Re: help with knee wierdness
While stranded on the hard shoulder of the information super highway Mikefule.firstname.lastname@example.org typed:
> One part of the problem can be inequal development of the muscles either
> side of the knee cap.
> I suggest you get to a sports injury clinic for advice. When I had a
> problem, the physio showed me a way of taping the knee to hold the bits
> in place, and he showed me a set of exercises to develop the weaker
> A normal GP/family doctor will say, “If it isn’t hurting except when you
> unicycle, don’t unicycle.” A sports injury clinic physio will say, “If
> your injury is hampering your sports performance, I’ll try to help
DISCLAIMER: I’m not a doctor and I don’t play one on TV.
Here is some good info that I pinched from a medical encyclopedia a couple
of years ago. What you do with it, is on your own head (or knee I 'spose).
A degenerative condition of the patellar cartilage usually occuring in
young adults and sometimes following injury, It may be painfull but is
often painless, and can cause intermittent effusions into the knee joints.
The cartilage on the posterior aspect of the patella becomes roughened.
Chondromalacia refers to wear and tear (destruction) of the articular
cartilage without signs of OA. Most usually it affects the patello
femoral joint causing a characteristic clinical entity called
‘patello femoral syndrome’ or ‘patellor chondropathy’. Articular
cartilage of the patella becomes involved in a process that leads to
softening, cracking and wearing away of the surface. This syndrome can
occur at any age but is most frequently seen in teenagers and young adults
and its onset if often insidious.
The basic aetiology of chondromalacia is unknown, but overuse or acute
patellar contusion can often be found in conjunction with the onset of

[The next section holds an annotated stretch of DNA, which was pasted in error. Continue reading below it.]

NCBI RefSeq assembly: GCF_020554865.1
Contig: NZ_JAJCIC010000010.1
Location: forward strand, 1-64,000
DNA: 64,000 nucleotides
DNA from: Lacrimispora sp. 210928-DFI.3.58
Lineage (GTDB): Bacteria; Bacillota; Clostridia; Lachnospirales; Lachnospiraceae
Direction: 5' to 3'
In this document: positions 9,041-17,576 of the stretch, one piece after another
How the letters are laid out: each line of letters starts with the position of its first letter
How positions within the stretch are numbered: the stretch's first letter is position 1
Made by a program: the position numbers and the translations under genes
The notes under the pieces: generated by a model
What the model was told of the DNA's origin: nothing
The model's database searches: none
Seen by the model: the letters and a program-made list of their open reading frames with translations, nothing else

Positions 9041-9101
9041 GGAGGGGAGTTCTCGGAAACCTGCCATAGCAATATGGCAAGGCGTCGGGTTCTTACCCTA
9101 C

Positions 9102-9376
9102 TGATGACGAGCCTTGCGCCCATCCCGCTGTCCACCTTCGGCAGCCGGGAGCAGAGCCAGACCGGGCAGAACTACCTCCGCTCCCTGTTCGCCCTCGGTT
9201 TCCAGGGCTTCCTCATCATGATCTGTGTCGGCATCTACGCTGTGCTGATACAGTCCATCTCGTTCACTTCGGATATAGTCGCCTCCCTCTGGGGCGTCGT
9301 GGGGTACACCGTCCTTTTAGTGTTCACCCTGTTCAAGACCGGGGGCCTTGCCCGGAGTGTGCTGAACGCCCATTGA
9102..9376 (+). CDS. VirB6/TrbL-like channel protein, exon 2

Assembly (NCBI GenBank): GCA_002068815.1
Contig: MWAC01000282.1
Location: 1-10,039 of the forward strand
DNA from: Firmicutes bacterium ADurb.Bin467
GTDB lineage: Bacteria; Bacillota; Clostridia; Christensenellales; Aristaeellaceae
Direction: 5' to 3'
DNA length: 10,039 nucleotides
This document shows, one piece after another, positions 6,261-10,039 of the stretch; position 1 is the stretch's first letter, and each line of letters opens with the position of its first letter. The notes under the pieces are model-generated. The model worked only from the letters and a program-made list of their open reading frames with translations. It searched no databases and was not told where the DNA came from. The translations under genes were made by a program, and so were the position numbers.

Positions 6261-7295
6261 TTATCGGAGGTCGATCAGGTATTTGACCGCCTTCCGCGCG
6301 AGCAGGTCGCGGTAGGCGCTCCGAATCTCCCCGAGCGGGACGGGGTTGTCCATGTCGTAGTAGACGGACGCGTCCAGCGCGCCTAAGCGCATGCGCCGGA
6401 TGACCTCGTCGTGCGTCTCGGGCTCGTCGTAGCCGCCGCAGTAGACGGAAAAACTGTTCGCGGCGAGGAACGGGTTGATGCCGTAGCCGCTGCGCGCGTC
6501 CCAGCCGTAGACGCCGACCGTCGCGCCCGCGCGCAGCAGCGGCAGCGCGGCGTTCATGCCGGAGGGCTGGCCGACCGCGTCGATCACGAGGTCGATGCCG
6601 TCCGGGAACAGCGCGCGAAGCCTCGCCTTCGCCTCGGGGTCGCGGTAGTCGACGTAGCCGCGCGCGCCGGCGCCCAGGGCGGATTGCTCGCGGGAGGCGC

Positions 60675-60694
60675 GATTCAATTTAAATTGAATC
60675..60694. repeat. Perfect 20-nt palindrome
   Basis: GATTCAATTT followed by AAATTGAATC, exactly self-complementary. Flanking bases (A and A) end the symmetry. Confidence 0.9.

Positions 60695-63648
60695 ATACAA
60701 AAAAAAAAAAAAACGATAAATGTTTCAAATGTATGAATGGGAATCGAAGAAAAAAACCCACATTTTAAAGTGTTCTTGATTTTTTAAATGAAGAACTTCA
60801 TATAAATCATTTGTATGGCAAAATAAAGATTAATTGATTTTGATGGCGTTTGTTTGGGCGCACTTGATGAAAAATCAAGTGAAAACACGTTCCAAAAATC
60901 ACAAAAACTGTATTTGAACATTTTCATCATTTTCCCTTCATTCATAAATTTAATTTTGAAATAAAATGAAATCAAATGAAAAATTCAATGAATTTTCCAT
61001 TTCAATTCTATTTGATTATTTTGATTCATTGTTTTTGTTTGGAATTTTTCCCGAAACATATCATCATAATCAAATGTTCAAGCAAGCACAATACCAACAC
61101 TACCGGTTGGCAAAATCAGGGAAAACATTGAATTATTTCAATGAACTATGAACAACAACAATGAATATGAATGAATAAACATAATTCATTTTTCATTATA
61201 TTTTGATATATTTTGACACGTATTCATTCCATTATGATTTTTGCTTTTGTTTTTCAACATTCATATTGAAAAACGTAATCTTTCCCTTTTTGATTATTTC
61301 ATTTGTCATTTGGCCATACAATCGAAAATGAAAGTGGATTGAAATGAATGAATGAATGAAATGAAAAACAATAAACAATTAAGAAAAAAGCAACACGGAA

symptoms. Many predisposing factors have been found, such as abnormal
distal or proximal placement of the patella; excessive patella laxity and
sublaxaction; lower extremity malalignments (ankle hyperpronation,
external tibial torsion, excessive Q-angle, increased femoral anteversion,
leg length inequality); and hypoplastic vastus medialis obliquus of the
quadriceps muscle. These factors may predispose the patella to lateral
displacement particularly when vigorous quadriceps contraction occurs.
Clinically, the patient with chondromalacia presents pain in the front
of the knee. It is characteristically aggrivated by activities such as
running, climbing stairs or kneeling and is relieved by rest. The pain
is made worse by prolonged sitting with the knee bent, such as when
one attends the cinema or theatre. After prolonged sitting,
rectropatellar pain and stiffness on initiating activity is also typical.
Patellar chondromalacia, when present, typically appears in sporting
activity like running and jumping, and very often makes continuation
impossible. At rest, the symptoms are quickly relieved. These overuse
symptoms can be alleviated more permanently by a quadriceps muscle
exercise program, a patellar knee brace and anti-inflammatory medication.
If symptoms are extremely severe and persistent, an abnormal patellofemoral
tracking mechanism (lateral subluxation) can be treated surgically.
Since patellar chondromalacia is often associated with patellar laxity
and subluxation, these patients can have an increased risk of a complete
luxation of the patella during activity. In prevention of complete
luxation, all the above mentioned measures must be performed. If a
complete patellar luxation does occurs, surgery is often needed.
Trog Woolley | trog at trog hyphen oz dot demon dot co dot uk
(A Croweater back residing in Pommie Land with Linux)
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